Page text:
Maine Supreme Judicial Court sides with property owners, preserves their right to conserve their land
On Thursday, the Maine Supreme Judicial Court issued an important win for property rights in Ross v. Acadian Seaplants LTD. The case concerns whether a corporation can harvest rockweed—a species of seaweed—growing on private property without the owner’s consent. Citing the public trust doctrine, it argued that private property owners were powerless to manage this resource on their own land. Along with the Property and Environment Research Center, we filed an amicus brief explaining that this argument not only violates core property rights but also threatens conservation. Secure property rights are the most effective conservation tool—and will remain so in Maine thanks to the court’s decision. For more, see our blog post.
Ninth Circuit will not rehear donor disclosure case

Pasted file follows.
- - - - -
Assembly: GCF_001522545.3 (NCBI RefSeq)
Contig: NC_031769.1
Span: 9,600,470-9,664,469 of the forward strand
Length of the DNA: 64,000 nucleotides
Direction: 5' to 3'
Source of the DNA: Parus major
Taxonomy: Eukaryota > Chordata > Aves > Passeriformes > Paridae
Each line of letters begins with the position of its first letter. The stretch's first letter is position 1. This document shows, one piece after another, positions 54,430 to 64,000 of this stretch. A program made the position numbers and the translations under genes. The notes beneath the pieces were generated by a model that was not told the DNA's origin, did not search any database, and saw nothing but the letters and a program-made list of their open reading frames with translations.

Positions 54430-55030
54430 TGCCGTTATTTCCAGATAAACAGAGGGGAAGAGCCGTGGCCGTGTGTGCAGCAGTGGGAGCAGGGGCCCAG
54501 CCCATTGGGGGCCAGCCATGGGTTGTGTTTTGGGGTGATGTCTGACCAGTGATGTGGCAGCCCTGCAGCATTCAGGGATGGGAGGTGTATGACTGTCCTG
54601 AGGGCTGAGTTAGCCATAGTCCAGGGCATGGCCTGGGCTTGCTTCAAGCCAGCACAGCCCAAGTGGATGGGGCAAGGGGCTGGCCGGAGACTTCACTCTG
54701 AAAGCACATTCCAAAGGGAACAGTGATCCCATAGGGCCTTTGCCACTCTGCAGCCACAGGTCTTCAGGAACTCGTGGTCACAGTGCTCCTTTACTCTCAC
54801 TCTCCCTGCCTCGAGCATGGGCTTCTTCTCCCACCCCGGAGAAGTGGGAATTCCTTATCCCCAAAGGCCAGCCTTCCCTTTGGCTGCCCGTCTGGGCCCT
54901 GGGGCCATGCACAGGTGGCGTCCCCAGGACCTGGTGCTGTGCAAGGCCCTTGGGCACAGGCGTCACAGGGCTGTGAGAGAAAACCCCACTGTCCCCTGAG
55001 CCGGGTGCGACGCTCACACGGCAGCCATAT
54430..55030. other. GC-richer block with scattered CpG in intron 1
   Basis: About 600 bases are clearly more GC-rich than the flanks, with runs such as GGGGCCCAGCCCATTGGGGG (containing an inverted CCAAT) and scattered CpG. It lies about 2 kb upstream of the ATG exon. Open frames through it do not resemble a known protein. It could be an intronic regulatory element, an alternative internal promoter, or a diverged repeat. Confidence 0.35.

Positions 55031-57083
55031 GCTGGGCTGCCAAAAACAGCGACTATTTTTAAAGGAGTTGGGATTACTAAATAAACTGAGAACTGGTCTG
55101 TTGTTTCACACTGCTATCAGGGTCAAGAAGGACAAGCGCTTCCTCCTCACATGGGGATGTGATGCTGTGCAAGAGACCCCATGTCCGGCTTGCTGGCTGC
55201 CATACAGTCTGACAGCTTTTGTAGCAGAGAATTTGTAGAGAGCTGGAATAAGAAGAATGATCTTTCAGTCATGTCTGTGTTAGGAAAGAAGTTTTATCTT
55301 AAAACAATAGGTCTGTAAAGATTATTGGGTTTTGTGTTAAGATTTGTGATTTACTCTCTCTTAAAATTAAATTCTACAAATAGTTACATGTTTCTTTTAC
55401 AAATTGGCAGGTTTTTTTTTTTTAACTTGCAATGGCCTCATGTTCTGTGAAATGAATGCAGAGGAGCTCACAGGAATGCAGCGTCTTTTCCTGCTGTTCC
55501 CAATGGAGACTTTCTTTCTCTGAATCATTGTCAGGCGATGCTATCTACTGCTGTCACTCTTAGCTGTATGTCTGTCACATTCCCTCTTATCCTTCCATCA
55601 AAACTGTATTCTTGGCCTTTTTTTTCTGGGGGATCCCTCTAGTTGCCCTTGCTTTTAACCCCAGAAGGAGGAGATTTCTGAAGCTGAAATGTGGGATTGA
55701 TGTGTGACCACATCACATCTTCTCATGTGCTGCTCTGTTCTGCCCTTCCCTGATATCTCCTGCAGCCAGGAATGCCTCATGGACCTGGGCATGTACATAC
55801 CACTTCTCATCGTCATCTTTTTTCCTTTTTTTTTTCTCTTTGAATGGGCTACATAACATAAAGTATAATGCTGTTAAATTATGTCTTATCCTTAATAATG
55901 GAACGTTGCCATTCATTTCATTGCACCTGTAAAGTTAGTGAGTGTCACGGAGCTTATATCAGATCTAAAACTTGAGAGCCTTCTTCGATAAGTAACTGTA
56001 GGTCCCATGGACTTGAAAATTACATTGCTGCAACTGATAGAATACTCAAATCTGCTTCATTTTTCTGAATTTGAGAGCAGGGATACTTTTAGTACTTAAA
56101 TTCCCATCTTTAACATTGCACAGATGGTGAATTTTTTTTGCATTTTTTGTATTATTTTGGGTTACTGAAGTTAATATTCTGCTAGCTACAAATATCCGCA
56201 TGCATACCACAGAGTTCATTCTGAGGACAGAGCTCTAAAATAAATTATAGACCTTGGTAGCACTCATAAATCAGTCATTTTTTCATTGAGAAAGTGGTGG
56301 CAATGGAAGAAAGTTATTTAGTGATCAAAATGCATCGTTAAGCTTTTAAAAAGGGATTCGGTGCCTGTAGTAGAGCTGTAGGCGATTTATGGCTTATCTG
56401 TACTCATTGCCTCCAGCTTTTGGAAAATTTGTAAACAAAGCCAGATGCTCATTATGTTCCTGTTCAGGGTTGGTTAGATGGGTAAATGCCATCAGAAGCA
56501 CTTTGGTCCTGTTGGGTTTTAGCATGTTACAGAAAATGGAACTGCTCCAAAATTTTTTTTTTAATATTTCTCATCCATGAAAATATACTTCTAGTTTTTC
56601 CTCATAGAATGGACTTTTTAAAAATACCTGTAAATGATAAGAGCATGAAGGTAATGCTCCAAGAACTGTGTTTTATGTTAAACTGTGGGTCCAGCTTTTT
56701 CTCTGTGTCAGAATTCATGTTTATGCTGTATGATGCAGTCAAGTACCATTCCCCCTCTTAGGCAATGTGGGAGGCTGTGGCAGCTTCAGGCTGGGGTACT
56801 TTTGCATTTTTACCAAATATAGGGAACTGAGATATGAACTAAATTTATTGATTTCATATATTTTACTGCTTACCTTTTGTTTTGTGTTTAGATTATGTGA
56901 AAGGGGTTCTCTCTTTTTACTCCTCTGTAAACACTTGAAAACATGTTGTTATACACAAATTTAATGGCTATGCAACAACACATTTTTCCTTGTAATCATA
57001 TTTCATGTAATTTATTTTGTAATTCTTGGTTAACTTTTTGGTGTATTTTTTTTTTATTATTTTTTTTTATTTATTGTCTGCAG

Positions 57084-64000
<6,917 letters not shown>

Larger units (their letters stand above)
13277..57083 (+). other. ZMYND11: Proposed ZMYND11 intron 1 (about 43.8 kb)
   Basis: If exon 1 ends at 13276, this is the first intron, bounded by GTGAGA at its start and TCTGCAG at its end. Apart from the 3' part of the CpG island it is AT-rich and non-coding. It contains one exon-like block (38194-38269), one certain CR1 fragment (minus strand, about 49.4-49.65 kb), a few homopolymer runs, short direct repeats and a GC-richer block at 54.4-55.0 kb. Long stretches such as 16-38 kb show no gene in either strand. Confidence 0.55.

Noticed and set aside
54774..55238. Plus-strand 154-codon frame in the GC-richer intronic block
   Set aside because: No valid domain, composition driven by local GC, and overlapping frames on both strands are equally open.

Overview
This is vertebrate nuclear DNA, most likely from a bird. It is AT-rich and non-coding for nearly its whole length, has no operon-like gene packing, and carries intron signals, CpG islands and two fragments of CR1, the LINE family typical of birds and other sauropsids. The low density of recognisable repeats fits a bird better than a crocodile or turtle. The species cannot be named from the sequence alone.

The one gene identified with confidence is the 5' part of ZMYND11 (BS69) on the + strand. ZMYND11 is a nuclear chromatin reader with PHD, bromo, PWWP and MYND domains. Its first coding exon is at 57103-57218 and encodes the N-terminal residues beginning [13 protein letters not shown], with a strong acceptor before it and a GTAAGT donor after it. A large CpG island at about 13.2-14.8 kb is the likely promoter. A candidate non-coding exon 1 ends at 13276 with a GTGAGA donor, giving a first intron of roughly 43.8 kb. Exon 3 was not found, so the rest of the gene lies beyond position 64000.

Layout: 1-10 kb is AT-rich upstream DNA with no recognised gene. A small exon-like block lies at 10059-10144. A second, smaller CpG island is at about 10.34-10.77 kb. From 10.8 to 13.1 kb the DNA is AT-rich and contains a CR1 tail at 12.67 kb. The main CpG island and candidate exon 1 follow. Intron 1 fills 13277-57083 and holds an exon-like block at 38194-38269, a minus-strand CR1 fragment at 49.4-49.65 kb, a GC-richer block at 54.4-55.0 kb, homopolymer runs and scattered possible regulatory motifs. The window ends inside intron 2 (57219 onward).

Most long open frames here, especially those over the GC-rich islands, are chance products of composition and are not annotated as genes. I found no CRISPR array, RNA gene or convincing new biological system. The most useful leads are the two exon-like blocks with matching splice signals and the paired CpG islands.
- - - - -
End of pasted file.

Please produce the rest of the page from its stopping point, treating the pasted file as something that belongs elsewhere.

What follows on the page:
On Friday, the Ninth Circuit declined to rehear Americans for Prosperity Foundation v. Becerra en banc. AFPF had won in the trial court, producing overwhelming evidence that their donors could face public harassment if their identities were disclosed, while the state failed to produce any evidence that disclosure served a legitimate investigative interest—indeed, they could not cite a single example where disclosure of donor names was used in an investigation. Worse, AFPF experts showed that California had inadvertently disclosed thousands of such forms to the public because of both human error and inadequate internet security. But last year, the Ninth Circuit overturned that decision, holding that donor disclosure laws are okay, despite the strict standard of review commanded many years ago by the Supreme Court in NAACP v. Alabama. NAACP is the seminal case on disclosure laws, where the Court well-understood the potential harm to both donors and the NAACP if the latter’s donor list had to be made public. In AFPF, Judge Ikuta wrote a stinging dissent from the denial. It seems likely that this case will now be headed to the Supreme Court. Read more on the blog.